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NITROUS OXIDE IN THE EMERGENCY DEPARTMENT
Nitrous oxide fulfils many of the properties of an ideal analgesic for use in the emergency department. Despite the fact that it is the oldest known anaesthetic, it still has an important role in the short-term relief of pain and anxiety in hospital medicine, prehospital care, and obstetrics. Used alone or as an adjunct, nitrous oxide has been shown to be safe and clinically effective in many thousands of patients with musculoskeletal injuries. This review discusses the background, clinical evidence, and safety issues that underpin the use of nitrous oxide in emergency medicine. It has few side effects or contraindications, and is very safe when delivered using a demand valve from a cylinder containing a 50:50 mixture with oxygen (“Entonox”). When delivered by other means, however, active steps must be taken to prevent the administration of a hypoxic mixture, and in the light of a recent tragedy the recommended safety precautions are described. See page 214
OVER HALF OF A&E SHOS EXPERIENCE PSYCHOLOGICAL DISTRESS
The General Health Questionnaire is widely used to identify levels of psychological distress in various occupations. Around 18% of professionals and 20%–30% of doctors experience psychological distress. A recent EMJ paper presented data showing that 44% of A&E consultants suffer from psychological distress.
This study presents data showing that 51% of A&E SHOs suffer from psychological distress. Together, these studies suggest that A&E doctors experience more psychological distress than any other group of doctors or other professionals. Data are also presented on coping strategies and suggestions are made for developing an intervention based on those coping strategies that are associated with better psychological health. See page 230
CRUSH SYNDROME PATIENTS AFTER THE MARMARA EARTHQUAKE
It is known that crush syndrome can develop after injury in earthquakes. Most life treatening injuries sustained by earthquake victims involve chest trauma, limb fractures, and acute renal failure that need rapid specialised care. Our paper considers crush syndrome patients after the Marmara earthquake. In this report we describe 18 patients with crush syndrome and subsequent acute renal failure that were treated in the ICU of a university hospital. Early extrication and administration of intravenous fluids are crucial to prevent renal failure. Better preparedness and coordination are compulsory to avoid these sort of complications after earthquakes. See page 247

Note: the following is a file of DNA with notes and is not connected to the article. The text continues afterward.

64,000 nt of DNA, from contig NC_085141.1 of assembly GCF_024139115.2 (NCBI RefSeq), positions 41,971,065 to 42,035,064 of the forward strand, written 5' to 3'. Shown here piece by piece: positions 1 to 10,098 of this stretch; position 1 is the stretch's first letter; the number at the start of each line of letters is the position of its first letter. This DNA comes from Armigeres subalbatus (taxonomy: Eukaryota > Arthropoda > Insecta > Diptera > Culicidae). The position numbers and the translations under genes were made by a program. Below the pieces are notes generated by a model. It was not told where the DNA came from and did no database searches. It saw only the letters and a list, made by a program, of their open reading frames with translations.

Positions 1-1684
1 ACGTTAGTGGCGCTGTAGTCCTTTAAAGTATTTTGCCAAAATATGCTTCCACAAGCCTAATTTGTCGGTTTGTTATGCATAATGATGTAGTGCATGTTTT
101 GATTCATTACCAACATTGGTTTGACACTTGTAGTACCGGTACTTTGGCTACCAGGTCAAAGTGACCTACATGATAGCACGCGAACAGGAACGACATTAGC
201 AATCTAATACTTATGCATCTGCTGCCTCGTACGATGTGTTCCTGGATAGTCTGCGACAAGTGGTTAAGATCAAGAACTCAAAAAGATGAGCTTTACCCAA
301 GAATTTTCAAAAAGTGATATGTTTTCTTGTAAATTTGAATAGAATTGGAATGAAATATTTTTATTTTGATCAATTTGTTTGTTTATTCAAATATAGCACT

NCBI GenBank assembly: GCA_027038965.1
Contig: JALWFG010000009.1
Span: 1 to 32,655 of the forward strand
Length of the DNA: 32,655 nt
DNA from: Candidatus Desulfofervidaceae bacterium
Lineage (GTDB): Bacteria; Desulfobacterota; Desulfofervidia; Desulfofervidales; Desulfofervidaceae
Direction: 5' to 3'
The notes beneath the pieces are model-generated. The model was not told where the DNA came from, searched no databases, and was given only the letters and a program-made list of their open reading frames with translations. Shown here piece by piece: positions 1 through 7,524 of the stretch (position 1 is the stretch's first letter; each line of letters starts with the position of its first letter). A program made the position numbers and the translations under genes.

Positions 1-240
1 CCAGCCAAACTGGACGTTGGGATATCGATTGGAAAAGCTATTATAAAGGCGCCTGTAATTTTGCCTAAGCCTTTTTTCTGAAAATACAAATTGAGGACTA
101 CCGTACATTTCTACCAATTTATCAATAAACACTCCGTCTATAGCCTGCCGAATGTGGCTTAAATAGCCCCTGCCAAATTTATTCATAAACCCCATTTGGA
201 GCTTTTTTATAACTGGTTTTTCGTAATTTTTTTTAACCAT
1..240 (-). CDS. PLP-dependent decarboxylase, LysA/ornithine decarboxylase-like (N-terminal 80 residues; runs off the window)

HEALTH SYSTEM ACCESS DELAYS THROMBOLYSIS
If time is muscle in the acute revascularisation of myocardial infarction, then most muscle is lost before the patient reaches the hospital. This study of prehospital delays finds that patients with acute ischaemic chest pain who call their general practice instead of the ambulance service are likely to have their initial emergency management provided by general practitioners. This results in delayed thrombolysis. The study advises that the most beneficial current approach is for general practices to divert all patients with acute ischaemic chest pain direct to the ambulance service. In the future thrombolysis may be delivered in the prehospital setting. See page 270
DO AMBULANCES RESPONDING ON BLUE LIGHTS INCONVENIENCE ROAD USERS?
Earlier research in America identified situations where the public was placed at risk and inconvenience by ambulances on emergency calls. It revealed that these adverse incidents occurred in an environment where clinical urgency was not established. The present initiative sought to investigate whether emergency ambulances are linked with inconvenience and potential danger to public road users in the United Kingdom. The results suggest that matters in this country are similar to the earlier reports from America resulting in untoward interactions with the public. Increasing traffic density, more frequent emergency calls, and pressure to reduce response times are potential risks, which warrant further research. See page 277